Research Repository

Green Criminology

South, Nigel and Brisman, Avi and McClanahan, Bill (2014) 'Green Criminology.' In: UNSPECIFIED, (ed.) UNSPECIFIED Oxford University Press.

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<p>In recent years, a strand of criminology explicitly concerned with “green” or natural environmental issues has emerged, aiming to place a primary emphasis on the matter of harms and crimes affecting the environment and the planet, and addressing issues such as climate change; natural resource extraction and exploitation; pollution of air, land, and water; biodiversity loss; and wildlife trafficking. The case has been made for a “green perspective” within criminology—an approach that seeks neither to propose a definitive theory with respect to the causes of environmental crime or harm nor to offer a specific set of solutions, but more modestly sets forth an argument that criminology should be more sensitive to the extent and implications of these urgent and globally important matters. Arguably, this orientation for criminology reflects the times and in that sense there is a degree of inevitability about its arrival from the early 1990s onward. The development of a “green criminology” has led to an international community of common interest concerned with the biophysical and socioeconomic consequences of various sources of threat and damage to the environment. Major themes, topics, and problems that have been examined include pollution and its regulation; corporate criminality and its impact on the environment; health and safety in the workplace where breaches of regulations and law have environmentally damaging consequences; the involvement of organized crime and official corruption in the illegal disposal of toxic waste; the impact and legacy of law enforcement and military operations on air quality, landscapes, water supply, and living organisms inhabiting these areas; as well as forms of regulation, law enforcement, and prosecution relevant to such acts and omissions. Green criminological research, as it has developed, covers environmental damage and destruction (both as proscribed by law and defined as “crimes” and those harms that are not); environmental laws (i.e., administrative, criminal, and civil, applied via a governmental agency or the criminal justice system, and including enforcement measures and court proceedings, prosecution, and sentencing); and environmental regulation (e.g., systems and processes for purposes of protection and monitoring). As recognized in the natural sciences and most policy circles, the resources of the Earth are finite and this has implications that criminology is well-placed to examine in cases where problems such as abuse, conflict, corruption, exploitation, law-breaking, rule-avoidance, manslaughter, and murder can all be identified. In this article, we note (1) General Introductions and Overviews; (2) Early Contributions and Developments; (3) Conceptualizations and Alternative Formulations; (4) Topics of Study in Green Criminology; (5) Responses to Environmental Harm (2000–2005) and (2006–2011); and (6) Future Directions.</p>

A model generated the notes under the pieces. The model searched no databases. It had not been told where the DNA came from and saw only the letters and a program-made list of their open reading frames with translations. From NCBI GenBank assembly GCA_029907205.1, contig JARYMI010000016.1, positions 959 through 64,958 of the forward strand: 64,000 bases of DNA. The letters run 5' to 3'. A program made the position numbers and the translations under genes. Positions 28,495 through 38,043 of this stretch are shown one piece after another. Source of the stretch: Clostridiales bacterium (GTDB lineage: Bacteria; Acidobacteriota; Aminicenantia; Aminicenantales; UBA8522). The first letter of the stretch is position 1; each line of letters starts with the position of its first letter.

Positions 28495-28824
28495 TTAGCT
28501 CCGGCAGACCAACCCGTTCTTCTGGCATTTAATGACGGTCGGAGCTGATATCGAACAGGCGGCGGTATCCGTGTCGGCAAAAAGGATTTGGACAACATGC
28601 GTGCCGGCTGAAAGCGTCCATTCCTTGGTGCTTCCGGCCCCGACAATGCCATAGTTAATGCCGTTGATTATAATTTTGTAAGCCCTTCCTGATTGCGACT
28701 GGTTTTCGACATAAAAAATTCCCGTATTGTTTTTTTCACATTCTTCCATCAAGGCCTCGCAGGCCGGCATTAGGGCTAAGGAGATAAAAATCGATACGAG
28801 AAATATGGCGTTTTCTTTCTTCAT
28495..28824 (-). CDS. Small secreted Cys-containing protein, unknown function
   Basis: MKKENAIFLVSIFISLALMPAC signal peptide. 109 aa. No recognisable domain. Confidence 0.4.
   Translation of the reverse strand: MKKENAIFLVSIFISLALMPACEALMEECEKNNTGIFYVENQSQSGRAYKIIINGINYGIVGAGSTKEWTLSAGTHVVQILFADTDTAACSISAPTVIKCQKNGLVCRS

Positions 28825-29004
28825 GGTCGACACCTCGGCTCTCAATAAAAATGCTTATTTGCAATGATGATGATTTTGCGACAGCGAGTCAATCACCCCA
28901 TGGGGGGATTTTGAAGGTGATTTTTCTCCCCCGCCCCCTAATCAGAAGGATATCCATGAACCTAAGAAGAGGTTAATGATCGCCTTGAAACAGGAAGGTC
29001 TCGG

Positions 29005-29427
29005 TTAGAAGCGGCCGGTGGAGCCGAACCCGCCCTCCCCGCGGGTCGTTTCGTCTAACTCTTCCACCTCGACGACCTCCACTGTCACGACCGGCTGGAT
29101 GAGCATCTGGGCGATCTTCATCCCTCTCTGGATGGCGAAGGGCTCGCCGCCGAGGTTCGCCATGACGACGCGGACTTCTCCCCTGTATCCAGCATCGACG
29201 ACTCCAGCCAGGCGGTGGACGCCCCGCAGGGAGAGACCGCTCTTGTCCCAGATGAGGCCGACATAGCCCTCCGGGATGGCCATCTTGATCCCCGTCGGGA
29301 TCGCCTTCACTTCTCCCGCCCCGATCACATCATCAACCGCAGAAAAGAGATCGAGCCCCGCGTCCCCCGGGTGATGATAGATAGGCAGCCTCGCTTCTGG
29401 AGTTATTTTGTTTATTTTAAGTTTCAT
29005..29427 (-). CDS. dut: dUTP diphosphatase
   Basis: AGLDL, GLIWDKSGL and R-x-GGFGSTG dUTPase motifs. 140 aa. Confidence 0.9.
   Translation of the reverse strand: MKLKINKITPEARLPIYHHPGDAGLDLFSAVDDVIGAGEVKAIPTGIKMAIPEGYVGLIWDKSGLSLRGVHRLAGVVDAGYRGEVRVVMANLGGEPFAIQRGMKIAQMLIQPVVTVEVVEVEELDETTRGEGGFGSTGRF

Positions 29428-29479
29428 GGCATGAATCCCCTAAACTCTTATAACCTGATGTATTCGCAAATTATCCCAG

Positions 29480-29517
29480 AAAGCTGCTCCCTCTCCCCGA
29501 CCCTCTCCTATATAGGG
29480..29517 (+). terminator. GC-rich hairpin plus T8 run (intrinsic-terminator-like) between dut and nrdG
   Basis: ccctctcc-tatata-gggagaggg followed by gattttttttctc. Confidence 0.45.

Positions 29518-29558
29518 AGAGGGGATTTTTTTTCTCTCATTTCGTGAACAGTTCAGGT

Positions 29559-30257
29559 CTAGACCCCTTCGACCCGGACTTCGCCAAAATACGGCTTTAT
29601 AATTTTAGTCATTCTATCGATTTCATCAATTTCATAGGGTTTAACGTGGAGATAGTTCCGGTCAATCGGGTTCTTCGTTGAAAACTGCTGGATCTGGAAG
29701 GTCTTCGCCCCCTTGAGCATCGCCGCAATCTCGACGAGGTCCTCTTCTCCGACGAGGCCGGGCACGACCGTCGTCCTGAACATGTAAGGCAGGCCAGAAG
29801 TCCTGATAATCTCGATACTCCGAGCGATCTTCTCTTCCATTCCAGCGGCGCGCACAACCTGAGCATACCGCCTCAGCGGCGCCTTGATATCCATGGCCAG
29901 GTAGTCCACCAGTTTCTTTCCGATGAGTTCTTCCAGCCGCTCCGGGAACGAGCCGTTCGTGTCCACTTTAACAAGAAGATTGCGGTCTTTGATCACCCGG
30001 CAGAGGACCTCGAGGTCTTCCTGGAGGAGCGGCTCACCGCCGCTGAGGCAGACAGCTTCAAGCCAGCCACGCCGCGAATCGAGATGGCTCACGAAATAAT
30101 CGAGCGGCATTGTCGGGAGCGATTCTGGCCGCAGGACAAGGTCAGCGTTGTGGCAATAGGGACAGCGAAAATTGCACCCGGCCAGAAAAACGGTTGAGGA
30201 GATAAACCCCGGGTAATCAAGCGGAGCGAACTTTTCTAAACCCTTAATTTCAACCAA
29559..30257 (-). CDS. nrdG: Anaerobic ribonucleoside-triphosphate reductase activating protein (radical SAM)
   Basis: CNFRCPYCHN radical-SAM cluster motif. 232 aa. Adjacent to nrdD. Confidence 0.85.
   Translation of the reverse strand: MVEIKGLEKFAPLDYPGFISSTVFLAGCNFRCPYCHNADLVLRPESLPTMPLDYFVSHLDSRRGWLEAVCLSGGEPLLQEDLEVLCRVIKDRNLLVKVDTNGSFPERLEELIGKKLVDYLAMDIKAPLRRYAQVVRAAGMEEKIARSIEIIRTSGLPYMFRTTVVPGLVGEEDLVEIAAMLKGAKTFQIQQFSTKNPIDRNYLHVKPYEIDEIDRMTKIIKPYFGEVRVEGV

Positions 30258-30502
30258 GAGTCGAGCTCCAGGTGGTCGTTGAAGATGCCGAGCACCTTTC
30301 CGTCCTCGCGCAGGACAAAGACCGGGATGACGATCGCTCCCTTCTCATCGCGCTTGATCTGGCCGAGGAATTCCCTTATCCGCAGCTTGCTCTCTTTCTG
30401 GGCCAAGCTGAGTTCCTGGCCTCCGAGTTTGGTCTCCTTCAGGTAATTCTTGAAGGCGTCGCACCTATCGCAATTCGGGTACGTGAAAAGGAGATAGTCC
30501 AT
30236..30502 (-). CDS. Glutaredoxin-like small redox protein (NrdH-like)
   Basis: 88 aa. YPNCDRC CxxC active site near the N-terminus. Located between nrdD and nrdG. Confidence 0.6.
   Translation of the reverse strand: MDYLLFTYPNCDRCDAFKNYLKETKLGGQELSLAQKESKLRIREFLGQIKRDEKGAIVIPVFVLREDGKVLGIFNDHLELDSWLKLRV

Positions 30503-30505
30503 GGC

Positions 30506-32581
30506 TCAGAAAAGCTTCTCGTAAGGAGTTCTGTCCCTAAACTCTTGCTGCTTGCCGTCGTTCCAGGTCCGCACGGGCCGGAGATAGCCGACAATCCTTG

Item Type: Book Section
Subjects: H Social Sciences > HM Sociology
Divisions: Faculty of Social Sciences > Sociology, Department of
Depositing User: Users 161 not found.
Date Deposited: 24 Nov 2014 11:54
Last Modified: 26 Jun 2020 00:15

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